If this is allowed to go unchallenged, this would mean the ‘de facto’amendment of Article 152 of the Constitution, without any passage by two-third majority in Parliament. What is sad and scandalous is that instead of challenging the nibbling, erosion and trampling of the constitutional right of the Chinese language, the MCA fully participates in such decision-making. For instance, despite the Johore Seafood Carnival signboard uproar, the MCA EXO member, Jimmy Low, could still claim that the Carnival is a ‘success’! Where is his ethnic hour, dignity and esteem?
The analogy given by Haji Muhyiddin that the participants “should behave according to the rules set by him as they are in his house” is completely inappropriate and mislead. Firstly, the Johore Seafood Carnival cannot be compared to the Mentri Besar’s ‘private house’ – where he could set any rules he likes the rules on languages are set by Article 152 of the Malaysian Constitution, and not by the Johore Mentri Besar just because the government financed the festival.
Secondly, it is time Haji Muhyiddin and other UMNO leaders learn and realise ‘promoting’ Bahasa Malaysia must not and need not mean ‘demoting’ the other languages. Article 152 makes it very clear that this is not a nero-sum game, whereby the more the Bahasa Malaysia is promoted, the more the other languages must be demoted!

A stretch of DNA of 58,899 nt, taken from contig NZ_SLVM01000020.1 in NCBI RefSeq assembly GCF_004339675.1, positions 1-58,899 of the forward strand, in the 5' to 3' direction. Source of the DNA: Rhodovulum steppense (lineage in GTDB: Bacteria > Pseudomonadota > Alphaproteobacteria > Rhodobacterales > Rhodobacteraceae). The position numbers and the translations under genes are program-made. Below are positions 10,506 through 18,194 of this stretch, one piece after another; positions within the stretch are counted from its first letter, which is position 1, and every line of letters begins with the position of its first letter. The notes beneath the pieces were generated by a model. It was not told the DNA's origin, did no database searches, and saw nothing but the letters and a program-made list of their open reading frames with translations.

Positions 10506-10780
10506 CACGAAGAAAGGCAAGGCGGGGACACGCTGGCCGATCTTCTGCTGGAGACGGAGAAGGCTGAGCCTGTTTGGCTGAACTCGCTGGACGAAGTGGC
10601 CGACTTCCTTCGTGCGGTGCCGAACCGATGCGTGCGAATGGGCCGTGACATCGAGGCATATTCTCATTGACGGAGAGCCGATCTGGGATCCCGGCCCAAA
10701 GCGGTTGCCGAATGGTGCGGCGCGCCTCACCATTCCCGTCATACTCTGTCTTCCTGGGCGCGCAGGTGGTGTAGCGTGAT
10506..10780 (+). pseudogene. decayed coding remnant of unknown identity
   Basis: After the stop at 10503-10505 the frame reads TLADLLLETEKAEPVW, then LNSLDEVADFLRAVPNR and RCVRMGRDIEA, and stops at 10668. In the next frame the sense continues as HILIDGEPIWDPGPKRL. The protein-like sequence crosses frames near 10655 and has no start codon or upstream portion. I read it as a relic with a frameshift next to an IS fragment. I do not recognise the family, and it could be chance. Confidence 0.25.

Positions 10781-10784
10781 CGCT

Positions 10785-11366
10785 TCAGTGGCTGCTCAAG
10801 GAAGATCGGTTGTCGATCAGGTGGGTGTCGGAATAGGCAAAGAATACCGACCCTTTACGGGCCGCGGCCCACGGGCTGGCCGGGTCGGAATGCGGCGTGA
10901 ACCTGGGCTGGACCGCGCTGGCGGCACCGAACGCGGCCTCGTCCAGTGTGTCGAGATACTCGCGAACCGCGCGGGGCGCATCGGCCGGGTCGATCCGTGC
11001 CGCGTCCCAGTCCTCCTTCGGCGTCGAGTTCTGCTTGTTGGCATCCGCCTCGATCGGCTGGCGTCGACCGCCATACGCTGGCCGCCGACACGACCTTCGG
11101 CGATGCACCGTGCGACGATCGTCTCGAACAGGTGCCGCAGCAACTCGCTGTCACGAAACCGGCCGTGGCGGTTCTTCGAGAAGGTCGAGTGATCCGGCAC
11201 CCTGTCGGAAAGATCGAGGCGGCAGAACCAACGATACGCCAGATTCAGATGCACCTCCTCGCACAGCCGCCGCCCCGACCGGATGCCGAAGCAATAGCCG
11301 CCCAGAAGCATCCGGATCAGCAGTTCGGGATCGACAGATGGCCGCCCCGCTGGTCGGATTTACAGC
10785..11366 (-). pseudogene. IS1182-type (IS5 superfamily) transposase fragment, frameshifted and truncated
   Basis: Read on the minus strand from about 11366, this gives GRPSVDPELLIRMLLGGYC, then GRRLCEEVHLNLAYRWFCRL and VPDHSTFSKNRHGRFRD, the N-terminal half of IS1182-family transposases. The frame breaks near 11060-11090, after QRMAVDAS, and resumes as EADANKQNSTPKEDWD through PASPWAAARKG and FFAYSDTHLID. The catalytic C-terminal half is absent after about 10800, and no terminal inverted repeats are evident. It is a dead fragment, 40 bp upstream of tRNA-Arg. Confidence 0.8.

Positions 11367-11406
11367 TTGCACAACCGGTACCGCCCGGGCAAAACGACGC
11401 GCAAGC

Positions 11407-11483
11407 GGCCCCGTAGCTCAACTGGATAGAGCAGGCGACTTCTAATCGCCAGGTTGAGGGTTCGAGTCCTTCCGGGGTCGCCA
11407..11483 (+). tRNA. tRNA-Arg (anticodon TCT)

Article 152 make it clear that while Bahasa Malaysia is promoted, the other languages’ constitutional right and place are safeguard and guaranteed!
Basically, the fears of the Chinese community about the place and future of Chinese language, education and culture in Malaysia are well-founded, because of the growing fixation of government leaders to implement a ‘One Language, One Culture’ Policy. The other reason is the string of broken promises and assurances about Chinese language, education and culture in Malaysia.
The Education Minister, Anwar Ibrahim, is having a dialogue with 15 National Chinese Organisations on Chinese education tomorrow. He should explain why a solemn promise given by the Prime Minister, Datuk Seri Dr. Mahathir Mohamed, that Section 21(2) of the 1961 Education Act would be amended in the first parliamentary meeting after the general elections last year was not honoured. If the Prime Minister’s own solemn undertaking could be broken, how could the Chinese community have great faith in the promises and assurances by other Ministers?
DAP calls for a four-step process involving fullest public participation in the review and amendment of 1961 Education Act
The Education Minister, Anwar Ibrahim, should be aware that the ‘secretive’ and ‘surreptitious’ review of the 1961 Education Act has caused great concern and anxiety, especially in view of the government’s record in not giving the public and Parliament adequate time to study government bills and other legislative proposals.
To allay these fears, I call on Anwar Ibrahim to demonstrate that he is open-minded by instituting a four-step process in the review and amendment of the 1961 Education Act which would involve the fullest public participation: